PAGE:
10 Questions to Ask a Financial Advisor: When You’re Pregnant

Did your new bundle of joy just arrive, or is a little one on the way?

If you’ve got babies on the brain, you’re probably frazzled in a million different ways, with little brainpower for anything financial.

While it’s important to focus on the day-to-day, spending some time thinking about your financial future also is a good idea. We talked with Jim Karabas, a Winnetka lawyer and certified financial planner, and Brad Walker, a certified financial planner and senior vice president with Wintrust Wealth Management in Northfield to find out why these questions, and their answers, are so important.

“I look at it as a roadmap,” said Karabas, board chairman and past president of the Financial Planning Association of Illinois. “If you don’t have a roadmap, you could be travelling in the wrong direction and won’t ever get to where you want to go.”

Do I need a will now?

Even if you don’t have a lot of money at this point, a will is still a good idea. Without one, there’s no guarantee your money or kids will end up where you feel is best. In most states, if you die without a will, your spouse gets about a third to half of your estate, with the rest going to your children, he says. “Sounds fine, but without a will, in some states a state-appointed administrator, who charges fees for the service, would control your children’s money until each child turned 18. That means your spouse wouldn’t be able to access the money to help raise your children without going through a very complicated legal procedure.”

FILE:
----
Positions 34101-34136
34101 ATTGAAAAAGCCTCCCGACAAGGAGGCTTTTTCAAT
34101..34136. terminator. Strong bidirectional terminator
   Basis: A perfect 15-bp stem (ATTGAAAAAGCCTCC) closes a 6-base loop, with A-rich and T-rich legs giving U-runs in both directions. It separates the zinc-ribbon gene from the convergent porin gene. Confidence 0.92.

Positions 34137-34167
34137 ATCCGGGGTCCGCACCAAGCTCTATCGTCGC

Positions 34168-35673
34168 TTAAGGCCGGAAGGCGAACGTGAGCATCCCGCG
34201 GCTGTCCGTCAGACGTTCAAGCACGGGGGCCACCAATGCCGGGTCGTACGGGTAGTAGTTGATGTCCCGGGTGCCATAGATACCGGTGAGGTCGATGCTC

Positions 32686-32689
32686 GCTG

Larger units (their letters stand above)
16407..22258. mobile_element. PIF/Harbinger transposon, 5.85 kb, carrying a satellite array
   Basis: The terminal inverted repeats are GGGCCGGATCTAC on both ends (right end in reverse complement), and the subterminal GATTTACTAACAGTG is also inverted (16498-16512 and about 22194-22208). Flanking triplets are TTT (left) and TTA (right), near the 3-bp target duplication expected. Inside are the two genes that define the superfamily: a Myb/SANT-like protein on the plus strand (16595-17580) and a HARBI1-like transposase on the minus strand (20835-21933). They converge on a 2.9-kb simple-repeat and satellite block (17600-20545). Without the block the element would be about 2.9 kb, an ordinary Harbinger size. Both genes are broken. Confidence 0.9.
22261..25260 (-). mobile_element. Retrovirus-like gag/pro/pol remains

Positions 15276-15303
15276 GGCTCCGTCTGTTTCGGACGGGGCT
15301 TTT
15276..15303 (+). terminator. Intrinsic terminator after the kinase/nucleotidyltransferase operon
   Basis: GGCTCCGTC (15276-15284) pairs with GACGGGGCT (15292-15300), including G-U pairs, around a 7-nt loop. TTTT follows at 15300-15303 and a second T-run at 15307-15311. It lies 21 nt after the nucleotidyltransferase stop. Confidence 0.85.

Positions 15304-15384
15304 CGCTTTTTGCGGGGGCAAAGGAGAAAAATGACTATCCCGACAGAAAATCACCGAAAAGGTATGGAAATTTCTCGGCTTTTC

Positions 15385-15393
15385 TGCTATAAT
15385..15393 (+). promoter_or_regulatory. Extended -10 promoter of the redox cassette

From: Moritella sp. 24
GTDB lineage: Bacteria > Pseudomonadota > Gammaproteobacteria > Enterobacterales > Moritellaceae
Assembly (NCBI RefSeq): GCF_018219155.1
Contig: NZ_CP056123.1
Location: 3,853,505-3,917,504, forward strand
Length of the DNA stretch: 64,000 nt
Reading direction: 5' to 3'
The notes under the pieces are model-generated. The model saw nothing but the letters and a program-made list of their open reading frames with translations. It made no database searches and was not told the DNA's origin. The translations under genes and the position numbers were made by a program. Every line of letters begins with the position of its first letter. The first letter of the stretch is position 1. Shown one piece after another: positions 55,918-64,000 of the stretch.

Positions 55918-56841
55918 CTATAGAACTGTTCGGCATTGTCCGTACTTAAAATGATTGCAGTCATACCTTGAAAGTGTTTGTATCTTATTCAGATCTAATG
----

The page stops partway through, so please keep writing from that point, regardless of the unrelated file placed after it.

And that’s not all. If both partners die without a will, “the state courts and social services department would appoint someone to raise your children. And that person might have very different ideas about parenting than you do,” he says.

Bottom line, “Even if you think you have almost no property to leave your children, it’s worth making a will to make sure you get to choose their guardian,” he says.

What about a trust account?

Unlike a will, which only goes into effect after your death, a trust is a way to plan how your money can be spent both while you’re alive and after you die. “If I just put a savings account in my children’s names, when they become of age, they can go spend it however they want,” Karabas says. Maybe that’s OK if Junior uses the cash for med school, but what if he wants to open a video rental store? With a trust, which is not subject to estate taxes, you’ll have more control.

The most common type of trust is the Uniform Gift to Minors Act. “The money that’s put in there can only be withdrawn for the direct benefit of the minor, so things like summer camps, books, tuition,” Karabas says. “The money is taxed at the child’s tax bracket, not the parents’ tax bracket.”